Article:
Martin B-26G 44-68072 of the 9th Air Force, USAAF, crashed on Y Garn near Llanberis on the 1st February 1945
|Kenneth W. Carty||1st Lieutenant||Pilot||Killed|
|William H. Cardwell||2nd Lieutenant||Co-pilot||Killed|
|Nolen B. Sowell||1st Lieutenant||Navigator||Killed|
|Jack D. Arnold||Corporal||Radio Operator||Killed|
|Rudolph M. Aguirre||Corporal||Engineer||Killed|
The aircraft was one of 16 new B-26 Marauders that were being ferried from the USA to the UK where they would have final preparations for combat and be assigned to frontline units. The transatlantic had ended at RAF St Mawgan in Cornwall where ferry crews then briefing during the morning of the 1st February for the onward flight to Base Air Depot 1 at RAF Burtonwood near Warrington. The route was briefed as St Mawgan – St Davids Head – Valley – Woodvale – Burtonwood. If the weather was poor on arrival at their destination the crews were instructed that they could land at RAF Valley as the weather was expected to be clear for landing throughout the day. The crews were cleared to fly the route on instruments if required but it was expected that the cloud would be scattered enough for them to be able make the flight without instrument flying. They were however told that should they encounter instrument conditions to immediately climb to 5,000ft to avoid the high ground along the route.
Aircraft began departing St Mawgan a little late at around 11:50 with the last of the flights leaving at 12:50, the crew of 44-68072 having taken off at 12:38 with an ETA of approximately 14:05.
Around this time crews flying in the opposite direction reported that there was at times continuous cloud above 6,000ft with a mixture of broken and wide ranging cloud below 5,000ft, the base of this was between 500 and 2,000ft. During the afternoon the weather deteriorated to the extent that by 13:45 Valley was closed to flying and Burtonwood was expected to close by 17:00.
Of the 16 aircraft that had departed St Mawgan 12 had landed safely at Burtonwood, 2 had landed at RAF stations in the area and a single aircraft had landed at Valley, nothing however had been heard of 44-68072 with it being declared missing at the time it fuel supply would have been exhausted. For this flight the aircraft had 768 gallons of fuel and would have exhausted that supply after 3 1/2 hours.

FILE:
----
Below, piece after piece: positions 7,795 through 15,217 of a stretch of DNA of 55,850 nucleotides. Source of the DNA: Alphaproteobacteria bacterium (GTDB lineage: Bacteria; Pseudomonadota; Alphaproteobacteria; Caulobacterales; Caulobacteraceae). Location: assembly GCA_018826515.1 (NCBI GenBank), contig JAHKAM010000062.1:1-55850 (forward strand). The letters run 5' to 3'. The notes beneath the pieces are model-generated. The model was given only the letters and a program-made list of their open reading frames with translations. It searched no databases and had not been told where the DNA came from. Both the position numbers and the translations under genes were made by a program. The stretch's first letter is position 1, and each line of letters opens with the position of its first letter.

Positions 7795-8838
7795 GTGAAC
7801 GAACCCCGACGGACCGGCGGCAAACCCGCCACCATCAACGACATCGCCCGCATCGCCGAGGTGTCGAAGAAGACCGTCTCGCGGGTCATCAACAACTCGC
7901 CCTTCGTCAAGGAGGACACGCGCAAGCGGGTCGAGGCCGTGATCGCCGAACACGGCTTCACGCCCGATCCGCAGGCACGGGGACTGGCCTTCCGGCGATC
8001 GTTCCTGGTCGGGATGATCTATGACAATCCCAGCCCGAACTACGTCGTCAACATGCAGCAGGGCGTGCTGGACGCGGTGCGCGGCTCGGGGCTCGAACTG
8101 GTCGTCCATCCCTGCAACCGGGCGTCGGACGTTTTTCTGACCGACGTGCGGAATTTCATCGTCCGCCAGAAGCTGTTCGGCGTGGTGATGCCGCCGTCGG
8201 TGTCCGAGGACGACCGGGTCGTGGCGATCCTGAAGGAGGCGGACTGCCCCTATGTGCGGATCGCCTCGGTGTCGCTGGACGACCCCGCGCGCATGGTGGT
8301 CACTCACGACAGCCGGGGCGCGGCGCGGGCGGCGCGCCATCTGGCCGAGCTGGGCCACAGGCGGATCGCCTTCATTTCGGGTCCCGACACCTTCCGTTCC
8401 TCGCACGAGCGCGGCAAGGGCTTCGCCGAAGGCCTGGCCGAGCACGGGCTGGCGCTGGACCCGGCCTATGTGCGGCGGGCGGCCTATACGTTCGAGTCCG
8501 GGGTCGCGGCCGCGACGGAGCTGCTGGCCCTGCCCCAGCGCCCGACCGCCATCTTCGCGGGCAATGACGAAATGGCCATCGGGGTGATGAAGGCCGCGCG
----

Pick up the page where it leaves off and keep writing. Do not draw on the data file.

The following day the RAF Mountain Rescue unit at Llandwrog were informed about the possibility of the missing aircraft being in their area. at 14:45 they were informed that a bus conductor had reported hearing an aircraft in the Nant Peris area the previous afternoon and that a crash was then thought to have been heard in the general direction of Bethesda. The team set out at 16:00 and headed to Nant Peris where 6 men then climbed up the western side of Y Garn to begin a search for the reported crash working in pairs. At 18:45 pieces of aircraft were discovered along with evidence of human remains, these were close to the cliffs that drop down on the eastern side of the mountain. As is had gone dark the team returned to base so they could carry out a proper search and recovery operation on the 3rd.
On the 3rd February the MRT and a supporting party set out to Nant Peris and reached the point they had the previous night by 12:15. They found that the aircraft had struck very close to the top with only a relatively small amount of the aircraft being on that side of the mountain. Most of the wreckage had continued on over the top of the ridge and had dropped into Cwm Cywion where it had then burnt out. Four of the crew were reported to have been found in the main wreckage. This was accessed by lowering two sledge stretchers down the cliff with the MRT then taking an easier route. They then recovered the bodies of the four crew from the main wreckage to Llyn Ogwen with the fifth man being recovered to Nant Peris.
Most of the crew’s bodies were repatriated to the USA following the end of the conflict, however Cpl Aguirre was buried at Cambridge American Cemetery.